Mushrooms, undervalued inflorescences of the earth
From the modest quesadillas, the traditional soup to the most sophisticated delicacies, mushrooms have been part of traditional Mexican cuisine for many, many years. The general knowledge we have of mushrooms is related precisely to this culinary custom, although they also cause curiosity when we think of their use in some religious ceremonial practices, in which hallucinogenic mushrooms have received honor and veneration in some countries of the world, including ours. However, the peculiarity of these organisms and their amazing abundance in the environment make them a source of scientific interest in the field of biodiversity.
Fungi are a group of organisms that due to their very particular characteristics scientists have segregated from the plant kingdom and placed them in a new kingdom, the Fungi. These organisms range from microscopic forms, such as molds and yeasts, to quite bulky forms, such as the so-called shelf fungi that grow on tree trunks. They are widely distributed throughout the planet and thrive in almost all climates: tropical, subtropical, temperate, and cold, i.e. in all areas with temperatures between 4oC and 60°C, where the elements indispensable for their existence are present: organic material and water.
Fungi are classified, according to their size, into micromycetes and macromycetes. The former are molds and yeasts, microscopic organisms used in the production of alcoholic beverages such as pulque, wine, and tepache, which ferment the sugars in mead, grape must, and pineapple pulp and convert them into alcohol. Delicious French and Italian cheeses such as camembert and gorgonzola are made by the controlled growth of molds. Yeasts are also involved in the production of bread and beer, and in medicine, several species of molds are used to obtain antibiotics.
Macroscopic fungi or macromycetes are important for their economic, social and ecological value; the few studies carried out on the ecological aspect of fungi show that their potential is enormous. Of the 140 thousand species of fungi estimated to live in Mexico, only 4.5% are known, being Veracruz the state with the greatest richness of fungi and where most studies have been carried out. Fungi are a structural and functional element of forest ecosystems and can be a potential and alternative resource in the integral and sustainable management of forests. They also contribute more than 3% of the value of national non-timber forest production.
In Mexico, 205 species of fungi are edible and most of them grow in coniferous, tropical, and mountain mesophyll forests. Most of these species are related to tree roots in an association called mycorrhizal, in which both the fungus and the tree receive mutual benefits. The mycorrhizal tree-fungus relationship involves an exchange of nutrients: the fungus receives nutrients from the tree root cells that are beneficial for its development, while the tree increases the absorption surface of its roots and becomes more resistant to pests or toxic substances present in the soil. There are species of edible fungi such as Armillaria mellea and Armillariella polymyces that are parasitic species that attack and rot the roots of oak, almond, and citrus trees; other edible species corresponding to the Pleurotus and Lentinus genera destroy the wood and abound in the humid trunks lying in the forest or in sawmills and lumber mills.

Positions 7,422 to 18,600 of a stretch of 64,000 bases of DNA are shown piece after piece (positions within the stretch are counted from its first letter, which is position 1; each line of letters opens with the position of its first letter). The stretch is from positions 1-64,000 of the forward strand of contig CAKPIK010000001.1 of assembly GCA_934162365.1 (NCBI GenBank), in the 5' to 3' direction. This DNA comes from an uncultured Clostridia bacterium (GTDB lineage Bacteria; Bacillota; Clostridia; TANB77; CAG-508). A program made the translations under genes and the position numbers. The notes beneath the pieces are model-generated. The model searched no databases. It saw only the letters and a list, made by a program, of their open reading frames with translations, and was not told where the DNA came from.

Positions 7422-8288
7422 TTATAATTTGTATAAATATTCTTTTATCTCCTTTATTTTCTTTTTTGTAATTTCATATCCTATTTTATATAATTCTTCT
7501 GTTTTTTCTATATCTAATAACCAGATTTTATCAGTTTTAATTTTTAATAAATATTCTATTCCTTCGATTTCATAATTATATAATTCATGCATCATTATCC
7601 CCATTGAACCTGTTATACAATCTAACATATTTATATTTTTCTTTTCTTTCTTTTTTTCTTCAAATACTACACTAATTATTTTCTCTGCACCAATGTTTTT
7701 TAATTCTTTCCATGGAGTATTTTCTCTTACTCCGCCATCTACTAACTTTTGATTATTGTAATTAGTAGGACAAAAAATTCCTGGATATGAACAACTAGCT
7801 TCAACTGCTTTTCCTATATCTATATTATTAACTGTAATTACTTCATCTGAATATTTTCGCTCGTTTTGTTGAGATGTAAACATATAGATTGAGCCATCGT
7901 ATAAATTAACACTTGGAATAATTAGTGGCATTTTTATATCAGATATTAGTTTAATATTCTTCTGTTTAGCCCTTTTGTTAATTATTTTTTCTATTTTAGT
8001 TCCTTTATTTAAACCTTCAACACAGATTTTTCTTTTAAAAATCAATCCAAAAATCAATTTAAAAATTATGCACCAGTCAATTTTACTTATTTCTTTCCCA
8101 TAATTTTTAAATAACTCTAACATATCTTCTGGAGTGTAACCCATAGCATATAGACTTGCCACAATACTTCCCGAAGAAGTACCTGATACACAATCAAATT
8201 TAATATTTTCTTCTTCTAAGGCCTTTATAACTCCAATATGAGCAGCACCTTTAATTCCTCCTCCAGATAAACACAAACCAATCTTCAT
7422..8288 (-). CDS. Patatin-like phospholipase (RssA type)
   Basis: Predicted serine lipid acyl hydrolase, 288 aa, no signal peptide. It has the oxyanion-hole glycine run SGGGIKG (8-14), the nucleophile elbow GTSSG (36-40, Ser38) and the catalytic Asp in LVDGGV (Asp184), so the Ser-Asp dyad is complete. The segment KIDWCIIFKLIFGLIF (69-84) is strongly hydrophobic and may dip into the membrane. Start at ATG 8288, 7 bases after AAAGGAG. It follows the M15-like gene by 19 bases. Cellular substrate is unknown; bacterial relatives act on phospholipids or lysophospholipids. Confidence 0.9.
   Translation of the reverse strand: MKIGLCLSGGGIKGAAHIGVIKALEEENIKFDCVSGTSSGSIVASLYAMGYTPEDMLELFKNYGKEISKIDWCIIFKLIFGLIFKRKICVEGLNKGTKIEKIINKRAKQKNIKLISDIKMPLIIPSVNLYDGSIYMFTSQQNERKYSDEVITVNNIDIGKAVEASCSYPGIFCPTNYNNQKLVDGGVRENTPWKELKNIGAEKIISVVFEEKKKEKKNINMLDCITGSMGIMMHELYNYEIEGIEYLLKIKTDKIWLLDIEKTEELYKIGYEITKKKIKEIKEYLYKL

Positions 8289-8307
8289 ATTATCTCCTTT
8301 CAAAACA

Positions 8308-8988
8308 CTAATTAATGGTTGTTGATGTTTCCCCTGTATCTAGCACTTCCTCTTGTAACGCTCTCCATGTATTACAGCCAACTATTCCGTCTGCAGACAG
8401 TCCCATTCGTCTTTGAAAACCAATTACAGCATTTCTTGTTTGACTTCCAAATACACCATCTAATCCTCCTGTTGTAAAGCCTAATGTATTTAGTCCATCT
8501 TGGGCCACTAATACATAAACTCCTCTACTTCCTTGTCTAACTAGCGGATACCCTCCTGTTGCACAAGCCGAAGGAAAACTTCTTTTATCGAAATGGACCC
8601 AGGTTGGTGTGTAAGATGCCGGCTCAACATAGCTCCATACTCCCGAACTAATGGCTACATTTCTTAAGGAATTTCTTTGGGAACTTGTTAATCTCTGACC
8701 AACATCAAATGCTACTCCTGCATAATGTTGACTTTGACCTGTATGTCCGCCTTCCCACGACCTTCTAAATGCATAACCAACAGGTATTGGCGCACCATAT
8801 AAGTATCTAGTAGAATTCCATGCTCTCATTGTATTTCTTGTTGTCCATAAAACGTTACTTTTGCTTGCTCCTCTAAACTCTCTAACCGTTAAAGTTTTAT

The adaptation of fungi to environmental conditions and the ease of identifying their fructifications make them ecological indicators for recognizing or interpreting a certain ecosystem, its nature, or its degree of deterioration. Among the species are Amanita muscaria, which indicates the presence of pine trees; Coenogonium linkií indicates a tropical evergreen forest with little disturbance, and Psilocybe mexicana indicates grasslands in the humid subtropical zone with intense grazing by horses.
The use of macroscopic mushrooms as medicinal products is very broad; about 50 important Mexican species have been recorded to which indigenous groups attribute a total of 36 curative properties, including anti-colic, healing, digestive, anti-asthmatic, and anti-epileptic actions.
Mexican wild edible mushrooms are very well accepted in national and international markets, so their demand tends to increase. This is reflected, on the one hand, in the emergence of new companies that are investing in the acquisition of advanced technology for mushroom cultivation, since many of the edible species -especially parasitic species or those that live in decaying trunks- can be cultivated in industrial and agricultural waste. Agaricus bisporus and Pleurotus ostreatus, known as mushrooms, are species that have been cultivated in Mexico for some time with very good success. On the other hand, in order to meet the demand in foreign markets, the exploitation of wild mushrooms has intensified in recent years.
The species that currently registers greater exploitation is Tricholoma magnivelare, known in Mexico as white mushroom or ocote mushroom; this species is the equivalent of the Japanese matsutake, Tricholoma matsutake, which is of great commercial importance in Japan. The exploitation of the white mushroom in Mexico began in the pine forests in the region of Cofre de Perote, Veracruz, where some Japanese companies began to exploit it and later spread to other regions of the states of Michoacán, Hidalgo, Puebla, and the State of Mexico.